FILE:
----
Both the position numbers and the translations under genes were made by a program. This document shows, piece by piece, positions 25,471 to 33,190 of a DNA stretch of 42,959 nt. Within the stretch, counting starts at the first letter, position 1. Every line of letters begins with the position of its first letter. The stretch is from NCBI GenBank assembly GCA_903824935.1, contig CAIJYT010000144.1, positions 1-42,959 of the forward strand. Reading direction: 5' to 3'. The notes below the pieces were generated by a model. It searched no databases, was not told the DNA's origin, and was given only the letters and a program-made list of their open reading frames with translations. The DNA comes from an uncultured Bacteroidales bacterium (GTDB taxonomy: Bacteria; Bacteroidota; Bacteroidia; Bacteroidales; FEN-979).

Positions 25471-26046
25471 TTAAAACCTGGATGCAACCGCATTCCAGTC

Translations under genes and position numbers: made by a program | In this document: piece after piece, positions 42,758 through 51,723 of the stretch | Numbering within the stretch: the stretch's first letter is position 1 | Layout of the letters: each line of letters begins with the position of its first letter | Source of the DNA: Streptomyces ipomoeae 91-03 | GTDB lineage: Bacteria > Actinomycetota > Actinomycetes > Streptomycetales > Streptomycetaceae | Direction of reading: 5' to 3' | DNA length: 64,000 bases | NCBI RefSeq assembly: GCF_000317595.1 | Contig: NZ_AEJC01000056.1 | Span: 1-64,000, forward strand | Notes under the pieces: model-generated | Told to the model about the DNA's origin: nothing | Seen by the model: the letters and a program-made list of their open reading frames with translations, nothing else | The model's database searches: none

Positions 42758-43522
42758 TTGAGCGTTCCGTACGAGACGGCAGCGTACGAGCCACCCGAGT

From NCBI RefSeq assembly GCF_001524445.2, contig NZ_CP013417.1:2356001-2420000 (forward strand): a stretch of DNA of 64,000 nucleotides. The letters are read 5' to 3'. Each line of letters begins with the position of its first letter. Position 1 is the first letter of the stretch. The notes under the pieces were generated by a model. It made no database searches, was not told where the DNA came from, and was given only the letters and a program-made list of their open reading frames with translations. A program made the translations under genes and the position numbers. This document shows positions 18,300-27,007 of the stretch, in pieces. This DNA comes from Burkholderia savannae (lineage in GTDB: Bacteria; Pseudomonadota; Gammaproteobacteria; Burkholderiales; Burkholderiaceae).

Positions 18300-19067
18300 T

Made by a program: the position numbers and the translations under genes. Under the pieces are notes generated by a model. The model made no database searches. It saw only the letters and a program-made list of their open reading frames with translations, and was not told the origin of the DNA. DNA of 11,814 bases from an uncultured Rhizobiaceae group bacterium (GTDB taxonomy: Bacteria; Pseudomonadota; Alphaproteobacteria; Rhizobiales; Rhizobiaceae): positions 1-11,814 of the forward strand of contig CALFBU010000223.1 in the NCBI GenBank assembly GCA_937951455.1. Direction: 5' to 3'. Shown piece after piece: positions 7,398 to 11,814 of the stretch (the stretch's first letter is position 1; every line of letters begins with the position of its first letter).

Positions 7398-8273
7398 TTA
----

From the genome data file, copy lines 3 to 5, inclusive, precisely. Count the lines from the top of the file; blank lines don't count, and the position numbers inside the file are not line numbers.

25471 TTAAAACCTGGATGCAACCGCATTCCAGTC

Translations under genes and position numbers: made by a program | In this document: piece after piece, positions 42,758 through 51,723 of the stretch | Numbering within the stretch: the stretch's first letter is position 1 | Layout of the letters: each line of letters begins with the position of its first letter | Source of the DNA: Streptomyces ipomoeae 91-03 | GTDB lineage: Bacteria > Actinomycetota > Actinomycetes > Streptomycetales > Streptomycetaceae | Direction of reading: 5' to 3' | DNA length: 64,000 bases | NCBI RefSeq assembly: GCF_000317595.1 | Contig: NZ_AEJC01000056.1 | Span: 1-64,000, forward strand | Notes under the pieces: model-generated | Told to the model about the DNA's origin: nothing | Seen by the model: the letters and a program-made list of their open reading frames with translations, nothing else | The model's database searches: none

Positions 42758-43522